Santo ISD to consider volleyball; Progress coming is a new four-classroom wing

Jan. 24—SANTO — School trustees appear likely to decide whether to add volleyball to their sports roster next fall, after results of multiple surveys of students and parents prompted the Santo superintendent on Thursday to announce the question will be on an upcoming meeting agenda.

“We’re targeting February for an action item to make that decision,” Superintendent Greg Gilbert said, after Athletic Director Devon Mann reported the results of the surveys.

Gilbert said there would be two questions to answer in order to hire a Coach and start a program at the 2A district. The first was a basic, yes or no to the girls team sport.

“And, if yes, what is our phase-in going to be?” they added.

That is, would the sport start in junior high grades and work its way up year by year, or take some other path towards a varsity squad taking the floor in UIL competitions.

“That makes more sense, to start in the junior high,” Board President Amy Bryan said. “But we’ve got to (have enough interest to) make a team.”

Of 130 female students surveyed from sixth through 12th grades, 74 said they’d sign up for the sport. That included 61 already in some sport as well as 29 band members who said they’d march and spike.

Thirty-nine positive responses came from parents, with three negative responses. Mann said a “no” response from parents did not indicate opposition to a volleyball program, only that their girls would not participate.

He also noted that some of those 39 responses included parents with more than one girl in question.

“It is a family commitment,” Mann said, before Gilbert added the district would also have to go all in.

“You can’t go out and look for a volleyball coach and next year say, ‘Hey. It didn’t work out.’ And they’ve moved a family here,” the superintendent said.

He added that any volleyball coach the district hired would also teach academic courses. Gilbert also said he was answering another common question he’s heard as he assured the board a volleyball program would not reduce finances to other Santo sports.

Just whom a Lady Cats team would compete against was not pondered in Thursday’s discussions. Of the six other schools in Santo’s District 8-2A football division, Chico, Collinsville and Lindsay offer volleyball alongside football. Celeste, Muenster and Era do not, a chart by Mann indicated.

Before Thursday’s meeting, Gilbert walked arriving trustees through a new Classroom wing that’s under construction.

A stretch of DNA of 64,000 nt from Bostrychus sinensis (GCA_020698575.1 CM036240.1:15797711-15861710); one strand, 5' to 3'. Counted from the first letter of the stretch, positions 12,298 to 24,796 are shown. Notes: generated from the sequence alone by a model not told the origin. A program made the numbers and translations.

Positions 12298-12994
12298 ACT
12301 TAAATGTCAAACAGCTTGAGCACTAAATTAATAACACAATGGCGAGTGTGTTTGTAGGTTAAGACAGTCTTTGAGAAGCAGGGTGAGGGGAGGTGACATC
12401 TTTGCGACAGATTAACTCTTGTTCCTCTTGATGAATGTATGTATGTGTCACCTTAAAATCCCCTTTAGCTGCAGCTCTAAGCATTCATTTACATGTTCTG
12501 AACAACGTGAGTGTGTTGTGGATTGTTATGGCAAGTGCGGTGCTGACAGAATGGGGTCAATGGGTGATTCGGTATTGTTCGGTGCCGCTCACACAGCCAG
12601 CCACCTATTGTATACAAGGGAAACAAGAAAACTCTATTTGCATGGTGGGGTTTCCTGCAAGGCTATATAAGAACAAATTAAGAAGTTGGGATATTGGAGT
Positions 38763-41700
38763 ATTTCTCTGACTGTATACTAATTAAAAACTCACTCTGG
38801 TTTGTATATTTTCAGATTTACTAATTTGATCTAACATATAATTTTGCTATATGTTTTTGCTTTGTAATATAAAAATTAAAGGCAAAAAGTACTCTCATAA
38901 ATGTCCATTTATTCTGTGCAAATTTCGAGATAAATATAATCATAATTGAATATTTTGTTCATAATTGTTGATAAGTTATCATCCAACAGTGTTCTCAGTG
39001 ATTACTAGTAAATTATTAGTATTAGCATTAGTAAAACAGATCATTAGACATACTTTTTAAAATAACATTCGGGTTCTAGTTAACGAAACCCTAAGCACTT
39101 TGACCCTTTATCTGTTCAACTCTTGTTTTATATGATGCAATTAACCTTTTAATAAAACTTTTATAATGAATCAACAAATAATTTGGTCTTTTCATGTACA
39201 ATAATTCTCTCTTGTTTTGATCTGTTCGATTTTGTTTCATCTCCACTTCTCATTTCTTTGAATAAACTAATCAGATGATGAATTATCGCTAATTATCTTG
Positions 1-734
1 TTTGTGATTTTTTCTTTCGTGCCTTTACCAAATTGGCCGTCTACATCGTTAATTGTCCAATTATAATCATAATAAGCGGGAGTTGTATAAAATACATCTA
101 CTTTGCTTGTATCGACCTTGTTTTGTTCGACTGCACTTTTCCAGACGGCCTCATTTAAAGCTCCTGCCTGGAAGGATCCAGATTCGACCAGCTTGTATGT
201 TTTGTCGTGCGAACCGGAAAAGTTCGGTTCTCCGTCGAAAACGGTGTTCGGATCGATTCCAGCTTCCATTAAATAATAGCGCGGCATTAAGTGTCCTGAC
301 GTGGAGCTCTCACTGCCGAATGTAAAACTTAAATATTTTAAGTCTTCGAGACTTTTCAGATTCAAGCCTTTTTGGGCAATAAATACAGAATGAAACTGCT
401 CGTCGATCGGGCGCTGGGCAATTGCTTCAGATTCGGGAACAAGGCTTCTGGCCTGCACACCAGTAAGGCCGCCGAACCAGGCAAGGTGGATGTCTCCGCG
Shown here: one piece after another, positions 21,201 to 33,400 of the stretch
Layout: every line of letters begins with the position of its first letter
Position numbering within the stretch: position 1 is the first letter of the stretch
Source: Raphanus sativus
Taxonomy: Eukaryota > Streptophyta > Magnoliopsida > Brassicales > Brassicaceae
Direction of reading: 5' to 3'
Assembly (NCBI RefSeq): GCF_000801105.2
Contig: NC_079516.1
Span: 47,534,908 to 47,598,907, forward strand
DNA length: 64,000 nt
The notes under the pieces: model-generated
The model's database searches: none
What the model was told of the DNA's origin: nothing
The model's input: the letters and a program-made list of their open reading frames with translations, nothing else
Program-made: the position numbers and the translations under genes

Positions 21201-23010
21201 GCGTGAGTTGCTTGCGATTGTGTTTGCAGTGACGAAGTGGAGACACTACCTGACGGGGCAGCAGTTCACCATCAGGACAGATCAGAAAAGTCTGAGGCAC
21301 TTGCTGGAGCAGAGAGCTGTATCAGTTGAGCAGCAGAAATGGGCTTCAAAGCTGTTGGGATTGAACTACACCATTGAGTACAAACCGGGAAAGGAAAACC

“We’re creating a hall with fourth grade and fifth grade classrooms,” he said, standing in a hall connecting the four classrooms that’s wide enough it will double as “a Collaborative space.”

Built with $1.4 million from the district’s fund balance, the project will be completed without asking additional help from taxpayers.

Gilbert said it is on pace for completion by May. Crews will move desks and other interior components into the wing, on the elementary’s east end, during the summer.

“And we’ll be here next year,” they said.

During Thursday’s meeting, architect Mark Canterbury updated the board on blending colors of the bricks to ensure they match the standing building. He also said he is looking at canopy options to recommend.

Gilbert later told the board a state grant is allowing the district to place bullet resistant film over windows in the new extension and other windows in the district. The $200,000 grant was announced by the Texas Education Agency on Jan. 4 and is available to all districts, they said.

Bullet resistant film does not stop a bullet, of course, but it has been shown to prevent impacted glass from spraying spall, tiny glass shards, into a classroom, according to filmsandgraphics.com. It also significantly lengthens the time it takes an intruder to break through a window to gain entry.

Santo also will use some of that money to raise the fence at the elementary field for added security, Gilbert said, and the district is looking at card-readers for exterior doors.

“This grant is in place for two years,” he said. “And I guarantee you it will be extended.”

The need for space in the growing district — nearly 100 new students have arrived in the past three years — is also launching discussions of a bond issue to put to Voters in November.

The student population as of Thursday was 552.

“We’re maxed out of space,” Gilbert said. “And I don’t see us going backwards on kids.”

They said trustees would need to formally call the bond election by mid-August to satisfy election law to hold the vote in November.

Finally, the board will get a look next month at a new band uniform being proposed by director Mark Belding to replace the 10-year-old suits the students now wear.

Belding brought a slide of the green-and-white uniform, with a silver-and-white flap dividing the chest diagonally that the trustees appeared to favor. The dominant colors were the “Santo green” top and jet black pants with no leg stripe.

“I think we need to get the ball rolling,” board member Philip Colvin said, after Belding said the Fred J. Miller uniform company needed the order to be placed by “February at the latest.”

The director also said the uniforms are machine washable, a rarity for band uniforms which traditionally require dry cleaning. They also said the company will “keep our prototype” for when replacement suits are needed.

The uniforms are $60 each including shipping, he said. Gilbert added that some community members have donated to the band and would support using the money for uniforms.

“The (old) uniform is looking outdated,” they said. “It doesn’t have to be this year, but we’re getting pretty close.”

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